• Rappaport and Skylark are close friends – so close that Skylark often uses relatable and hilarious Lord of the Rings metaphors to describe their relationship. The best part about it is how they keep each other in check – and Rappaport actually calls Skylark out when he’s being offensive.
  • “Women are actually smart now.” On the surface, a line that might garner offense – but of course what it really reveals is the exaggerated male perception of viewing women as capable now despite the fact that they have been capable well before #HeForShe.
  • Agent Lacey rather realistically and directly calls the men out on their sexism.
  • Ultimately, when the men are distracted by a moderate/work-appropriate show of cleavage, it’s shown to be their fault, not the fault of the woman for dressing herself that way. That might not seem like much, but particularly in this genre, it’s subtly progressive.
  • The crew behind the scenes of David Skylark’s show is more diverse than you might expect for this movie. I kept bracing for the fat joke about Jackie #1 (Dominique Lalonde) – and thankfully it never happened. Yes, a not-skinny-woman actually survived a contemporary comedy without a fat joke.
  • There is no ‘winning’ of the ‘hot female love interest.’ There’s consensual sex and a man crushing on a woman that results in no sexual action because she doesn’t feel like she owes him something – because…she doesn’t. This is atypical for this type of comedy.

Diana Bang as Sook:

What didn’t work or might not work for you:

  • There is a gratuitous semi-orgy type scene with the type of fetishization of Asian women still unfortunately typical in these films.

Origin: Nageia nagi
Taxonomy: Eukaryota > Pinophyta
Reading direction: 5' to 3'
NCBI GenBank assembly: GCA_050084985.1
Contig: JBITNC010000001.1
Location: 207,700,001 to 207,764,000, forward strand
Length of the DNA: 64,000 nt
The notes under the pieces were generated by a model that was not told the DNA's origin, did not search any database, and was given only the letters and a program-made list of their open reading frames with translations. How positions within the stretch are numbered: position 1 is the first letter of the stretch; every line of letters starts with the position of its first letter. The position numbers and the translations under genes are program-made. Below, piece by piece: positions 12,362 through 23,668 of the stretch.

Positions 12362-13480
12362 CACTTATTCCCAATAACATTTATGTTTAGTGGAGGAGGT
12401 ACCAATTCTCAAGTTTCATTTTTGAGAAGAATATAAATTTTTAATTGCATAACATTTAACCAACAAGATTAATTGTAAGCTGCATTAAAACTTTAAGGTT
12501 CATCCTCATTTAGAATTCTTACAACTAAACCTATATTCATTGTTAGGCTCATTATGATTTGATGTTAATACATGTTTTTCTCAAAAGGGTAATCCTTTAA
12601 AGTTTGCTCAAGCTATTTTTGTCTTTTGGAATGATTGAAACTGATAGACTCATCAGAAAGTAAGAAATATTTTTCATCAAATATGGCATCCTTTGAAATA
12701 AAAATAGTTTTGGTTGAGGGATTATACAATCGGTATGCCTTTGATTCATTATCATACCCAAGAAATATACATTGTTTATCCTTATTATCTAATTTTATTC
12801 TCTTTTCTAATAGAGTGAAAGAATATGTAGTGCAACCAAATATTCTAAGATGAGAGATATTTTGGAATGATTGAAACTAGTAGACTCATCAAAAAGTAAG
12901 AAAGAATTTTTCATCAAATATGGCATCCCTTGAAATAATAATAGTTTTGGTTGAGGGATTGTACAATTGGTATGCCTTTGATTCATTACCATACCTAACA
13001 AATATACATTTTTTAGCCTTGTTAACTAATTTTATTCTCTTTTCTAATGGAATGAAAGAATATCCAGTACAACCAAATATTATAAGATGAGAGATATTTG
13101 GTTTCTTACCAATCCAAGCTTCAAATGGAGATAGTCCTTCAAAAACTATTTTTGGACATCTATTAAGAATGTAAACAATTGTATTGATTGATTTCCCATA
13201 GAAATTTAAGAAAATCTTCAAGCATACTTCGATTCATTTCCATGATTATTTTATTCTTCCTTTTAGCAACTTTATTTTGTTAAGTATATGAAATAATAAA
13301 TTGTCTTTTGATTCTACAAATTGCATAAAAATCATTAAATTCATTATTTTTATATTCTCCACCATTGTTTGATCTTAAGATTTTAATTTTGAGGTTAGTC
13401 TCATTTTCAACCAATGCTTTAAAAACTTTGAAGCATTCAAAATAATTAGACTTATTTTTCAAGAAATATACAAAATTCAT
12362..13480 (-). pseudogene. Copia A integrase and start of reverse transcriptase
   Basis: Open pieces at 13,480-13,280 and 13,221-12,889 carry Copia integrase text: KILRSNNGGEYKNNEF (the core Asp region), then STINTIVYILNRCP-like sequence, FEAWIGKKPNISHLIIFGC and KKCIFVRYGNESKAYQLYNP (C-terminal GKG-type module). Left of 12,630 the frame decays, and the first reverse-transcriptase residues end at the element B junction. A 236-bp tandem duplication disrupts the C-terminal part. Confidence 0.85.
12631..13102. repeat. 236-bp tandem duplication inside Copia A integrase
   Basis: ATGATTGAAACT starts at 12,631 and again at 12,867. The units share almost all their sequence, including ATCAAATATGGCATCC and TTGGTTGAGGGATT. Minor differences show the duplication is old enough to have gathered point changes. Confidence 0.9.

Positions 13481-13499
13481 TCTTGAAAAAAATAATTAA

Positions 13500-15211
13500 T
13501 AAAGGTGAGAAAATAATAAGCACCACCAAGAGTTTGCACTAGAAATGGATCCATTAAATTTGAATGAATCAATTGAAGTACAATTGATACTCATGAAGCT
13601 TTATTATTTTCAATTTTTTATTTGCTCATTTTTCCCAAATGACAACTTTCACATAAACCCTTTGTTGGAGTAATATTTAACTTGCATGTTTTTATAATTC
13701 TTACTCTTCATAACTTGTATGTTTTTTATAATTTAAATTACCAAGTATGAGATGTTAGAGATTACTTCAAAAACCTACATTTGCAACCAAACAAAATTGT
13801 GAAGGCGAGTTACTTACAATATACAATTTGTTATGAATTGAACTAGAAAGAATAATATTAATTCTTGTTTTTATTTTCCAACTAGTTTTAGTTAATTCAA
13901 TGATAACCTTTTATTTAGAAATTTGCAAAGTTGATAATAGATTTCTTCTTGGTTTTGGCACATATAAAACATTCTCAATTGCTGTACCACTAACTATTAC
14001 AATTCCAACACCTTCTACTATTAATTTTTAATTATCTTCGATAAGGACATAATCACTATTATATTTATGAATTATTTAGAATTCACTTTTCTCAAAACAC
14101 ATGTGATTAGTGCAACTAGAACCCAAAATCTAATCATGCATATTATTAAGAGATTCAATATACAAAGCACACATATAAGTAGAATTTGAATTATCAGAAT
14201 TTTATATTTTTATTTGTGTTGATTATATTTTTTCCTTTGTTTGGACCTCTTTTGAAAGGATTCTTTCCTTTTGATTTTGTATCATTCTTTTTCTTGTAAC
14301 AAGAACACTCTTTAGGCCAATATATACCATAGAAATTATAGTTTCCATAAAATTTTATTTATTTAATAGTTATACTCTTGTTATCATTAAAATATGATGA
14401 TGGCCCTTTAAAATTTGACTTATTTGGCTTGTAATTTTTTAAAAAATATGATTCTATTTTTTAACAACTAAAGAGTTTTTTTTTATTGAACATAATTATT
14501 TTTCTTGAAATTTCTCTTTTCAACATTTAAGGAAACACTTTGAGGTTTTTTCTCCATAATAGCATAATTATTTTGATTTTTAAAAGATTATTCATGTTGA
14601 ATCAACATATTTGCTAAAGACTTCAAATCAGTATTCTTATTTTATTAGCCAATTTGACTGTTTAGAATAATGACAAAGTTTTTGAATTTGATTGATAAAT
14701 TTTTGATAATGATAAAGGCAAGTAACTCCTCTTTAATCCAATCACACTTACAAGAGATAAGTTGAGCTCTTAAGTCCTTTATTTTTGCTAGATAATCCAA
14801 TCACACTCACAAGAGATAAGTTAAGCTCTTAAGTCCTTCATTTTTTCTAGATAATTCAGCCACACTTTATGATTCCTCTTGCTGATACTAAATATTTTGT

• Male sodomy is a theme. If you’re not comfortable with it, you’re not going to enjoy this movie. EDITED TO ADD: You’ve got a lot of butthole jokes and bathroom humor, but the most serious drawback of this movie is the rape of a male character. In a life-or-death scenario, he is pressured (by male and female characters, via audio communication) to insert an uncomfortably large object into his body. A friend asked me if I meant rape when I said ‘male sodomy is a theme.’ While the character technically committed the action himself, the plot and other characters (one representing the interests of the United States of America) left him with little to no choice. This unfortunately detracts from the stronger themes of the movie, including the strong but controversial opening of the film. Furthermore, this takes credibility from the otherwise feminist, gender-equal plots, characters, and events in the movie. Yes, we understand the symbolism of being forced to do something nonconsensual by the American government as a price for enjoying the freedoms we have, but this plot incident is a valid and blatant reason for an audience to lose empathy for the characters or the movie’s mission – or to avoid seeing the movie altogether. This could have been avoided by having Rogen’s character simply do something – anything – he didn’t want to do…just because the government said so. It could have been as ridiculous and innocuous as eating a vegetable he doesn’t like.
  • A lot of painful stuff happens to the male characters. Often. And usually in the butt.
  • Skylark in particular is offensive, speaking with a North Korean accent in excess, etc. – he goes over the line, not just mocking the oppressive regime but Asian people in general.
  • Yep, there’s foul language, abso-f**king-lutely. If you aren’t a fan, this isn’t for you.

The Interview is honest, deliberate, and slicing through tired tropes and bullshit that typically limits a comedy’s demographic.

4 / 5 – strongly recommend.